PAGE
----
On Aug. 3, Shuswap Band member Sasha Eugene took to Facebook to announce her intention to walk from Kamloops to the Shuswap administration building.
“I have made a promise to keep educating, speaking, and fighting for any form of justice for our Indigenous Nation,” she wrote in her Facebook post. “And to keep this promise and to show thanks for everything I have learned and gained, I have decided that I will leave to bring the spirits home from Kamloops on Aug. 20, 2021, at sunrise.”
This will be Eugene’s second medicine walk. The first occurred at the start of July when she walked from the St. Eugene Mission to the Shuswap administration building. Sasha continued her undaunted walk through all kinds of weather, rain, thunder, hail, lightning, and wind. She arrived in the early evening of July 5, leading a large group of people that joined her in a show of solidarity.
“How can I write in words the many emotions I felt and continue to feel?” Sasha said in her post of her first walk. “The healing that I got to witness taking place during those three days changed my perspective on many things.”
In doing the approximate 500-kilometre eastbound trek along the Trans-Canada highway, Eugene hopes that residential school survivors may see Eugene’s effort as a small form of justice. “Our ancestors will finally be able to come to peace in the homeland that they were stolen from. These lost innocent children’s souls discovered and undiscovered may finally start their journey to the sky world and be released back to the creator and those waiting for them up above.” To Eugene, it is the least she can do. “They are why am I here and proud to be Indigenous today.”
Eugene’s extended effort comes as other indigenous people do their own version of a medicine walk. On Aug. 9, a six-week, 2,000-kilometre walk led by Jamie Henyu (member of the Tahltan Nation) to honour children and survivors of residential schools ended in Kamloops. Henyu began his walk in the Yukon.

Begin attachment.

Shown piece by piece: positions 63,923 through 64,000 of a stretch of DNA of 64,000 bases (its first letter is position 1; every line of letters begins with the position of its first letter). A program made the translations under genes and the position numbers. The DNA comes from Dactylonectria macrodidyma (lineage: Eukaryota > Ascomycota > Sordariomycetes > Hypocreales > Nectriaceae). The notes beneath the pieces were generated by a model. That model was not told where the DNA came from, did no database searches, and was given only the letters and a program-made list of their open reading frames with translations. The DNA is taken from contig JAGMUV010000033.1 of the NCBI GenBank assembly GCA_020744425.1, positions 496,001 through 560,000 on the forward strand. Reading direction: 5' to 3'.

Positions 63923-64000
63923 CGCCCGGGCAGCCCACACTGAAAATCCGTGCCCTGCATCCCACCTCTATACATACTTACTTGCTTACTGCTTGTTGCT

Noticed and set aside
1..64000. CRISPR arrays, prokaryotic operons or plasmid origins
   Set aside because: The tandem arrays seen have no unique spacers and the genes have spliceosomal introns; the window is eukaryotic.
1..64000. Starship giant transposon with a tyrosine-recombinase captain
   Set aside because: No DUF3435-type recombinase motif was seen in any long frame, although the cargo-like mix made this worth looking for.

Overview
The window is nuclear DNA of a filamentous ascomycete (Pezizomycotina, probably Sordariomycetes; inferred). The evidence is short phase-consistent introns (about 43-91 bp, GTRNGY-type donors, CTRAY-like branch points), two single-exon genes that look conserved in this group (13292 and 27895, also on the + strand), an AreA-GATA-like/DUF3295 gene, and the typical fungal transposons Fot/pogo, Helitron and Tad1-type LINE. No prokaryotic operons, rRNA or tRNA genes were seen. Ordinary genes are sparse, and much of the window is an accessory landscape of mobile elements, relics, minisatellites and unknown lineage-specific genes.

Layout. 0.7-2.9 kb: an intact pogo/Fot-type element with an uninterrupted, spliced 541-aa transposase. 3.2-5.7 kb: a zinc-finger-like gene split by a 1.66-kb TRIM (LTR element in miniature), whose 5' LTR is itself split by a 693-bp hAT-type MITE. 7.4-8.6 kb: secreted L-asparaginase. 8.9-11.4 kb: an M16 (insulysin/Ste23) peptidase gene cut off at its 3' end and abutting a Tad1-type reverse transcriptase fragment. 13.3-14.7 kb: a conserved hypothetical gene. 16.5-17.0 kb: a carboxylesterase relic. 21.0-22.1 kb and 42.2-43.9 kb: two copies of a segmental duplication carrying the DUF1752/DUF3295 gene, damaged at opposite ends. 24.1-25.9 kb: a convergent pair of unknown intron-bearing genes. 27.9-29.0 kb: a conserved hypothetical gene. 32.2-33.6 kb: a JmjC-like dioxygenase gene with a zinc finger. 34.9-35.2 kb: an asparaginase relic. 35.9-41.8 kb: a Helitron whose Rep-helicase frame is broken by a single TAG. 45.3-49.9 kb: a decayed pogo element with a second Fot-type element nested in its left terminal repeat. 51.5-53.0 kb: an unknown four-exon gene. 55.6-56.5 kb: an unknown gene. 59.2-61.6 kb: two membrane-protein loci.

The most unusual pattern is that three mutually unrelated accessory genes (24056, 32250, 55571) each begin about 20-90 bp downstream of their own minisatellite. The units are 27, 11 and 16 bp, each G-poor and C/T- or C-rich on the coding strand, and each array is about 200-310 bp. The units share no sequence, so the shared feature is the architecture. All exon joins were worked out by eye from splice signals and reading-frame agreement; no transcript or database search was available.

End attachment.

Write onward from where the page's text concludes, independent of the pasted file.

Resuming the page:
Shayna Taypotat is currently walking over 1,555 kilometres from Saskatchewan to Kamloops. Taypotat’s “A Walk To Healing For All” journey began midway through July on the Kahkewistahaw First Nation, about 165 kilometres east of Regina. She’s walking eight hours a day for 45-50 straight days until she reaches Kamloops as part of her healing journey.
Eugene plans to walk eight hours per day with one two-hour break. “At this rate, I anticipate it will take me 8-14 days to arrive back at the Shuswap Nation administration building.”
Like last time, Eugene has extended an open invite to anyone from any nation to join her. Like last time, Eugene’s fiancé, Tegan Oja, and her grandmother Audrey will follow along in support vehicles. Eugene will be updating social media daily when there is cell service. Like last time, a feast and get-together will await her at the Shuswap admin building.
And like last time, she will be wearing for the entirety of the walk traditional clothing (moccasins!). “But this time around, I’ll be better prepared for blisters,” she said laughing.
James Rose, Local Journalism Initiative Reporter, The Columbia Valley Pioneer